Down - down - the results can be followed: and all the suffering that humanity ever knew can be traced to the one fact that no man in the history of the Galaxy, until Hari Seldon, and very few men thereafter, could really understand one another. Every human being lived behind an impenetrable wall of choking mist within which no other but he existed. Occasionally there were the dim signals from deep within the cavern in which another man was located - so that each might grope towards the other. Yet because they did not know one another, and could not understand one another, and dared not trust one another, and felt from infancy the terrors and insecurity of that ultimate isolation - there was the hunted fear of man for man, the savage rapacity of man toward man.
-Second Foundation, Vol. 3 of the Foundation Trillogy, by Isaac Asimov, Everyman's Library, Alfred A. Knopf, New York, 2010, pg. 493
We must object to the statement that no man has ever understood his fellow men, and to the one that suggests that Hari Seldon, standing in for Isaac Asimov, did, at least in so far as it is demonstrated in this book. What is the case is that very few have ever learned how to understand their fellow men from those that did understand and taught the way to do so in a way that could have been understood by them.
Bhagavam-mūlakā no bhante dhammā||
We-uns* things, bhante, are Lucky-man-rooted,
*We-uns = We ones. 'Our'; U.S. dialect. Sometimes "We's"
Let go of 'Causation' We all, not just Buddhists, need to let go of the idea of Causation. This is a concept rooted in the idea of God The Creator. The reality is that causation is a mystery. What we can know is proximate or economic cause, association, correlation, relatedness, driving force and such terms as indicate the relatedness of this to that.
O. von Hinuber, Pali as an Artificial Language From Indologica.com, The Online Journal of the International Association of Sanskrit Studies, Volume X (1982), Proceedings of the "Conference-Seminar of Indological Studies", Article #10. PDF
Vitakka and Vicara Discussing the translation, meaning and uses of these two terms.
Moha A significant change in the usual translation of 'moha' as 'delusion' (Hare's 'infatuation'). I am suggesting 'confusion'.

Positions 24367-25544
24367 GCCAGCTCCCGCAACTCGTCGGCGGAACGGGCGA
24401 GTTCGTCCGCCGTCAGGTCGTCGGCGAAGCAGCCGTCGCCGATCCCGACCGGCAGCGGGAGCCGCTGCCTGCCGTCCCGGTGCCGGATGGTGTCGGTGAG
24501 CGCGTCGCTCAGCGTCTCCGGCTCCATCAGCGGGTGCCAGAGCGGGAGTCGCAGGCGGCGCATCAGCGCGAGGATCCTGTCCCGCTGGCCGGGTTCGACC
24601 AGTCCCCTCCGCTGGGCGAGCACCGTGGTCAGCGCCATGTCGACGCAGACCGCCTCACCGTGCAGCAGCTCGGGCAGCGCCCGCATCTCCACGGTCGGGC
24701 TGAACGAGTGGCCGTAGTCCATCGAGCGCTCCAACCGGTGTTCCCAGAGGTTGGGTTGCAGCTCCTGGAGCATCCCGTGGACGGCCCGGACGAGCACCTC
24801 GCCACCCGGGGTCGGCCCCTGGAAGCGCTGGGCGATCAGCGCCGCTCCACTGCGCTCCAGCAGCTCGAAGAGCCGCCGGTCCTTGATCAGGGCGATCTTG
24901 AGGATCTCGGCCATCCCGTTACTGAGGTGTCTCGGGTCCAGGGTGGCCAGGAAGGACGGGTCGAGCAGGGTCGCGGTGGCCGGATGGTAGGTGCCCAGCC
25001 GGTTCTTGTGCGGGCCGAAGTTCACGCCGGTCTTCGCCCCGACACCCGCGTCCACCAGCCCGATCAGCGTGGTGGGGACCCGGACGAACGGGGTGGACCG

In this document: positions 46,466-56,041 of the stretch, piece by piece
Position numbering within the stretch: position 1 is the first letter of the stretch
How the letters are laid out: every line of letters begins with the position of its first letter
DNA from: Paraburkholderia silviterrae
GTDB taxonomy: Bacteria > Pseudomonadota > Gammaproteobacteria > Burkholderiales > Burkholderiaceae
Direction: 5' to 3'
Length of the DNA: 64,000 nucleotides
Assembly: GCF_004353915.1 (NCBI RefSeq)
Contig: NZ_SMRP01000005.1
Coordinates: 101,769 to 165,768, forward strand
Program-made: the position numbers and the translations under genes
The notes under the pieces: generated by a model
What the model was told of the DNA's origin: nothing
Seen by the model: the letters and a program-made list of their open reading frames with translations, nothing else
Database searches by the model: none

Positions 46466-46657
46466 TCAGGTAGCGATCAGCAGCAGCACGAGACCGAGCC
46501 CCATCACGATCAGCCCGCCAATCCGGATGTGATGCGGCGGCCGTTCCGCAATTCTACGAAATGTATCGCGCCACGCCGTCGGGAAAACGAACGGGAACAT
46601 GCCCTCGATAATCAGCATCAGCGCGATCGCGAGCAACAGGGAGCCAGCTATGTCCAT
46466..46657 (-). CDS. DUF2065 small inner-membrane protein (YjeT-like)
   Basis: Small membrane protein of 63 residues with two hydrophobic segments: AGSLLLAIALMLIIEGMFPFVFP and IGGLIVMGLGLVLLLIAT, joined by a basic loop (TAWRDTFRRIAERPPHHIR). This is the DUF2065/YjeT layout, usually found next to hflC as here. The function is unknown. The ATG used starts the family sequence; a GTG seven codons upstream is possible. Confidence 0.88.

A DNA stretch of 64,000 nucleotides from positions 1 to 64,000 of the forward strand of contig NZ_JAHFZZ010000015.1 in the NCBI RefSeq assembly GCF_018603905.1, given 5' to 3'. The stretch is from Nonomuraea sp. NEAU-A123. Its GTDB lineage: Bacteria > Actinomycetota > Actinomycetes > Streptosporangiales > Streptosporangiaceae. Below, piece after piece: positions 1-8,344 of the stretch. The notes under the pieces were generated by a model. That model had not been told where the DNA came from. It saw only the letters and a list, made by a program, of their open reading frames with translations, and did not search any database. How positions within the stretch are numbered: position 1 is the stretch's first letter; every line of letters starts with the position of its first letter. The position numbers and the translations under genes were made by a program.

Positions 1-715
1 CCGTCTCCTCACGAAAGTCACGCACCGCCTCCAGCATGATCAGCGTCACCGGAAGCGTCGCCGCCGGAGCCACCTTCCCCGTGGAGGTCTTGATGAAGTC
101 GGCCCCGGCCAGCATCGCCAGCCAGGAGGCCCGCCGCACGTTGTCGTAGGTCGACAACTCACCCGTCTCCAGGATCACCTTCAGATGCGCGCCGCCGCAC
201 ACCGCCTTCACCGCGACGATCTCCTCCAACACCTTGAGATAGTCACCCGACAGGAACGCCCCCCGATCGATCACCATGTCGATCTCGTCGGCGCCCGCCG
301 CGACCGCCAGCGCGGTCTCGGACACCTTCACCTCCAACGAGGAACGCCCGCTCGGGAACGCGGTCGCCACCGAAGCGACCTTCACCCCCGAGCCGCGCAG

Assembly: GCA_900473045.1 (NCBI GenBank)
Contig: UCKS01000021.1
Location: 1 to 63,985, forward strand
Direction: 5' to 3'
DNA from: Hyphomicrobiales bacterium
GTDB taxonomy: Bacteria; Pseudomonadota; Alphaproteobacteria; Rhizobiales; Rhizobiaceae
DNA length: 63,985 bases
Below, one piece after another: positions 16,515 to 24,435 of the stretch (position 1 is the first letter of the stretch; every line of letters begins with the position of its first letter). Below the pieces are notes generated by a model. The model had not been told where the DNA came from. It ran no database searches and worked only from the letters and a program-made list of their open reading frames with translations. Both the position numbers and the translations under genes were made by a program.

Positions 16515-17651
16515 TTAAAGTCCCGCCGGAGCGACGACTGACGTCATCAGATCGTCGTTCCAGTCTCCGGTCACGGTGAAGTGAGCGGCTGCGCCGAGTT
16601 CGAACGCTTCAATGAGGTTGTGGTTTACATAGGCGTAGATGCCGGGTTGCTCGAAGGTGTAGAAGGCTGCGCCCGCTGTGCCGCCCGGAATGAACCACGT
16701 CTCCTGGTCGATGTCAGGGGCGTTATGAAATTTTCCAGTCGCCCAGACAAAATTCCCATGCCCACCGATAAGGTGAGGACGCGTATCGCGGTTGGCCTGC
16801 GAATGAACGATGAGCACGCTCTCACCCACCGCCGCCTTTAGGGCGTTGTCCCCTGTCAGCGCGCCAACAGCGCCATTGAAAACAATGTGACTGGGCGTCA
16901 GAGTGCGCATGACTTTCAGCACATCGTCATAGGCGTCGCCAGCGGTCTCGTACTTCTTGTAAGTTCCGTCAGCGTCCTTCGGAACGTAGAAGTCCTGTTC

Sakkāya: Own Body Buddha teaches that because of shape, sense-experience, perception, own-making and sense-consciousness the view that there is only one correct way of seeing things with regard to body arises and that the escape therefrom is through seeing the inconstance, pain, and non-self in these things.
Āsavas: Influences Dealing with the difficulties of translating this term.
Saññā-Vedayita-Nirodha: The Ending of Sense-Perception and Sense-Experience' Dealing with the necessity in English of distinguishing between 'experience' and 'sense-experience'. Also touches on the topic of whether or not Nibbana is reached gradually or spontaneously.
Anusaya: Reaction: The Follow-on Experience The way this term is usually translated it has been made into a mystery. 'The Lurking Tendency'. Something remote from 'reaction'. But it is, in simple terms, the reaction and probably should be translated using this term.
Upekkhā and Upekkh'Indriyaɱ Detachment and the Detachment-Force Upon an experience that arises from either body or mind that is neither unpleasant nor pleasant, identify that experience as having given rise to the detachment-force and use it as a detachment-power to attain detachment. When detachment has been achieved, let go of the force and power of detachment.
No Other Thing Just So Effective The difficulty in translating the phrase: Nāhaṃ bhikkhave, aññaṃ ekadhammam pi samanupassāmi yo evaṃ ... .
Kāye Kāye-anupassī Viharati Living Seeing Body Following Upon Body Discussing the various translations of this phrase.
Samudaya Suggesting that this term be translated: "arising to the self" or 'arising as the self.'
Parivīmaɱsa and Yoniso-Manisikara, Discussing a term that comes up in SN 2.12.51 in an outline of the practice to be used by the person interested in comprehending the Paticca Samuppada. Sheds light on the term Yoniso-Manisikara.
Past, Future, Present Discussing the word order of this series.
Nivarana: Diversions The Pali word Nīvaraṇa: should be being translated 'Diversion', not 'obstruction' or 'obstacle, or check.
Citta, Mano, and Vinnana as Synonyms, Discussing how these terms can sometimes be thought of as synonyms and sometimes not.
Translating Compounds, Suggesting that compounds be translated as compounds more frequently than is at present the case.
Saŋsāra, on the understanding of the term Saŋsāra,.
Yakka, on the understanding of the term 'yakka'.
Digitized Pali, Links to the unproofread, superficially reformatted files of the Dhammakaya-input Pali Text Society hard copy version of the Pali texts, otherwise known as 'the Goettingen files' and to the original Sri Lanka Buddha Jayanti Tripitaka Series Pali texts. These files are the 'raw' unproofed, unedited and unformatted original files. The Pali text linked-to from the translations on this site has, for the most part, been proofed against the hard copy of the PTS Pali. Where the sutta was not proofread it will most closely resemble the BJT version.
Desire and Temptation, on understanding the role of 'upadāna' as being the thinking, pondering, plan making, wishing, desiring, wanting and action taken in order to produce existence (bhava) in a world of sense-experience.
Paṭibhāna, and translating AN 4.132. Discussion of translating the term 'paṭtbhāna' and relevant subjects.
If Not Mine Discussion of the difficulty in translating the ditthi:
no ca me siyā,||
na me bhavissati.|| ||
On the Importance of the Pali Text Society Translations A long-winded explanaion of why it was so important that the complete set of Pali Text Society translations of the Sutta Pitaka be made freely and easily available.
Digital Pali Reader
Download links for a tool in the form of a Mozilla Firefox extension, much like a hard-copy language reader, facilitating study of the Pali language.
Make it Make sense
On translating similies in parallel with what they are supposed to illustrate.